Jan. 6 (UPI) -- Researchers are using artificial intelligence -- combined with advanced optical imaging -- to rapidly diagnose brain tumors.
In a paper published Monday in the journal Nature Medicine, researchers described an imaging technique called stimulated Raman histology, or SRH, that reveals tumor infiltration in human tissue by collecting scattered laser light to illuminate features not typically visible in standard histologic images.
The new approach enables accurate, real-time intra-operative diagnosis of brain tumors, they wrote.
"With this imaging technology, cancer operations are safer and more effective than ever before," co-author Daniel A. Orringer, associate professor of neurosurgery at NYU Grossman School of Medicine, said in a press release. Orringer helped develop SRH and co-led the study with colleagues at the University of Michigan.
The technology works in concert with intra-operative MRI and fluorescence-guided surgery to provide high-resolution precision guidance for neurosurgeons. Microscopic images are processed and analyzed with artificial intelligence, and in less than two and a half minutes, surgeons are able to see a predicted brain tumor diagnosis.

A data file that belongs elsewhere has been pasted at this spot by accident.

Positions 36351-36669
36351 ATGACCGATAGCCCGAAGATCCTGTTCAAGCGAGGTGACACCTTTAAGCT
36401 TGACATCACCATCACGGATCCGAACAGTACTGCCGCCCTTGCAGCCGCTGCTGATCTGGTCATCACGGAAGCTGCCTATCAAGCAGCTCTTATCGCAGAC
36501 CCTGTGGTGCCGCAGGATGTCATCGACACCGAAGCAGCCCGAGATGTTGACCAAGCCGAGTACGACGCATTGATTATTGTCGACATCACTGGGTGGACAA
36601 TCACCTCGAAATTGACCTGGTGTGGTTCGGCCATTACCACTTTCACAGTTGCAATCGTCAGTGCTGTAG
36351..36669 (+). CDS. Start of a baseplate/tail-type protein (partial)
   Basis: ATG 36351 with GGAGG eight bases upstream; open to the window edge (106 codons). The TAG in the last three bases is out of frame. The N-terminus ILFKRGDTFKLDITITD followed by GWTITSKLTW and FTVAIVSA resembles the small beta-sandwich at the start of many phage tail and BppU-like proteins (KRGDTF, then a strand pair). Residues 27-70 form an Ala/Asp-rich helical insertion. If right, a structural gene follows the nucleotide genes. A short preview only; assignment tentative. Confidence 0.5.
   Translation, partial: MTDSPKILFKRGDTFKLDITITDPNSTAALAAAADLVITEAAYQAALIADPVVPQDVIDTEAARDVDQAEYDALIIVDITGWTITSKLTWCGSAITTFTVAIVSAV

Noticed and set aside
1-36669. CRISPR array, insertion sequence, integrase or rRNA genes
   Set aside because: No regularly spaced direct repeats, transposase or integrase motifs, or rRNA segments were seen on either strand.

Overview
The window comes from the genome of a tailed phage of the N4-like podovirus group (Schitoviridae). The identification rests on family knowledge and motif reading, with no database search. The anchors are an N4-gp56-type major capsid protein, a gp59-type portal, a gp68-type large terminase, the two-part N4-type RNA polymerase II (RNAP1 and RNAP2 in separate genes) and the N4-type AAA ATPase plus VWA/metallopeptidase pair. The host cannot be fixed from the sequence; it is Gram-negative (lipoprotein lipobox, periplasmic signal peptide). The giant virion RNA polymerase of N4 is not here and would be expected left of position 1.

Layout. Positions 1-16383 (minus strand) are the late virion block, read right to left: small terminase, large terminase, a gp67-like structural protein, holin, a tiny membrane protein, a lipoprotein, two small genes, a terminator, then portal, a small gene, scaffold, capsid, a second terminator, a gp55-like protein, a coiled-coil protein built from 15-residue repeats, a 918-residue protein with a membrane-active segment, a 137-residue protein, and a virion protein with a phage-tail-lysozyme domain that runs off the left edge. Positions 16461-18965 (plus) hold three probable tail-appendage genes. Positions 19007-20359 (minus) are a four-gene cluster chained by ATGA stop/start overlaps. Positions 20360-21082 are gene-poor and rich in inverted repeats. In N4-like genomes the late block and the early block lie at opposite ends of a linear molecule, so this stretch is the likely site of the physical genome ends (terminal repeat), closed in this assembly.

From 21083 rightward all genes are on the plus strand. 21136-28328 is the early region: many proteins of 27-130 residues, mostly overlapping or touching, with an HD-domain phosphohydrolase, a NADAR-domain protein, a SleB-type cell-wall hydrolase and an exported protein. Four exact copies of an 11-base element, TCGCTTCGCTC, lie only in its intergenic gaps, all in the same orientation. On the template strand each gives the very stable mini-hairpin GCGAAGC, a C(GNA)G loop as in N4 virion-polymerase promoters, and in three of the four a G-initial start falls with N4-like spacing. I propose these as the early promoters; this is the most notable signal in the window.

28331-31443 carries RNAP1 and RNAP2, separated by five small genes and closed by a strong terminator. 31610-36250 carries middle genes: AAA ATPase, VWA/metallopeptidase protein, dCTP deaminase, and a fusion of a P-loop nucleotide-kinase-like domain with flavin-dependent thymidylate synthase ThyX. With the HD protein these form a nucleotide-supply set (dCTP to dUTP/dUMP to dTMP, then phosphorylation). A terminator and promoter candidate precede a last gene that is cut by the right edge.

Using the same technology, after the resection, they are able to accurately detect and remove otherwise undetectable tumor.
"SRH will revolutionize the field of neuropathology by improving decision-making during surgery and providing expert-level assessment in the hospitals where trained neuropathologists are not available," said Matija Snuderl, an associate professor of pathology at NYU Grossman School of Medicine.
The Nature Medicine study assessed the diagnostic accuracy of brain tumor image classification using SRH against that of a pathologist's interpretation of conventional imaging. To build the AI tool, the authors trained a deep convolutional neural network with more than 2.5 million samples from 415 patients to classify tissue into 13 histologic categories that represent the most common brain tumors, including malignant glioma, lymphoma, metastatic tumors and meningioma.
In order to validate the accuracy of the tool, they enrolled 278 patients undergoing brain tumor resection or epilepsy surgery at three university medical centers. Brain tumor specimens were biopsied, split intra-operatively into sister specimens and randomly assigned to undergo standard diagnosis -- at a pathology lab, in a process that takes 20 to 30 minutes -- or diagnosis via the new approach.
The authors found that the results for both methods were comparable: the SRH-based diagnosis was 94.6 percent, compared with 93.9 percent for the pathologist-based interpretation. The authors believe the system's precise diagnostic capability could also be beneficial to centers that lack access to expert neuro-pathologists.
"As surgeons, we're limited to acting on what we can see," said Orringer. "This technology allows us to see what would otherwise be invisible, to improve speed and accuracy in the OR, and reduce the risk of misdiagnosis."